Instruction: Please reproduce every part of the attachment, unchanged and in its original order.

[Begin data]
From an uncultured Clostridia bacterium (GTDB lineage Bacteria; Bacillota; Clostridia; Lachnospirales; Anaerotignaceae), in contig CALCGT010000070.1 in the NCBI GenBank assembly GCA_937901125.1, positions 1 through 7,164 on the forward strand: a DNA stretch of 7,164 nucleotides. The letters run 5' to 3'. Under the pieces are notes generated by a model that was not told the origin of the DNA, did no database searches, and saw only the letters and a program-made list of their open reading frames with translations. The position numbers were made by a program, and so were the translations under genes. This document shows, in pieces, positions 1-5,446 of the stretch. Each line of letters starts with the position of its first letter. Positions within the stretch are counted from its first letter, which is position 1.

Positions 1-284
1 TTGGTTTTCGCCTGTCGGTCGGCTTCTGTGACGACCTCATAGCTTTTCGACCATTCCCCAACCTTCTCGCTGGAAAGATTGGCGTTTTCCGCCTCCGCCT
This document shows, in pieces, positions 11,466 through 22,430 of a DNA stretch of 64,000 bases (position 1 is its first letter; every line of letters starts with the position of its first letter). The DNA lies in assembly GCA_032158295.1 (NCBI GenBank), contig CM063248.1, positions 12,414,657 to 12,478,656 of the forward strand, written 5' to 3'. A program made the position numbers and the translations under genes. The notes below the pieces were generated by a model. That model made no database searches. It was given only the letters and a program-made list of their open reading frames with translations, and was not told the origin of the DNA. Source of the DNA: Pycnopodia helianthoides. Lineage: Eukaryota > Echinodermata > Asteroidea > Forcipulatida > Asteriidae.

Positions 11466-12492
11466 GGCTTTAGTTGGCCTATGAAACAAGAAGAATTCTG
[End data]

From an uncultured Clostridia bacterium (GTDB lineage Bacteria; Bacillota; Clostridia; Lachnospirales; Anaerotignaceae), in contig CALCGT010000070.1 in the NCBI GenBank assembly GCA_937901125.1, positions 1 through 7,164 on the forward strand: a DNA stretch of 7,164 nucleotides. The letters run 5' to 3'. Under the pieces are notes generated by a model that was not told the origin of the DNA, did no database searches, and saw only the letters and a program-made list of their open reading frames with translations. The position numbers were made by a program, and so were the translations under genes. This document shows, in pieces, positions 1-5,446 of the stretch. Each line of letters starts with the position of its first letter. Positions within the stretch are counted from its first letter, which is position 1.

Positions 1-284
1 TTGGTTTTCGCCTGTCGGTCGGCTTCTGTGACGACCTCATAGCTTTTCGACCATTCCCCAACCTTCTCGCTGGAAAGATTGGCGTTTTCCGCCTCCGCCT
This document shows, in pieces, positions 11,466 through 22,430 of a DNA stretch of 64,000 bases (position 1 is its first letter; every line of letters starts with the position of its first letter). The DNA lies in assembly GCA_032158295.1 (NCBI GenBank), contig CM063248.1, positions 12,414,657 to 12,478,656 of the forward strand, written 5' to 3'. A program made the position numbers and the translations under genes. The notes below the pieces were generated by a model. That model made no database searches. It was given only the letters and a program-made list of their open reading frames with translations, and was not told the origin of the DNA. Source of the DNA: Pycnopodia helianthoides. Lineage: Eukaryota > Echinodermata > Asteroidea > Forcipulatida > Asteriidae.

Positions 11466-12492
11466 GGCTTTAGTTGGCCTATGAAACAAGAAGAATTCTG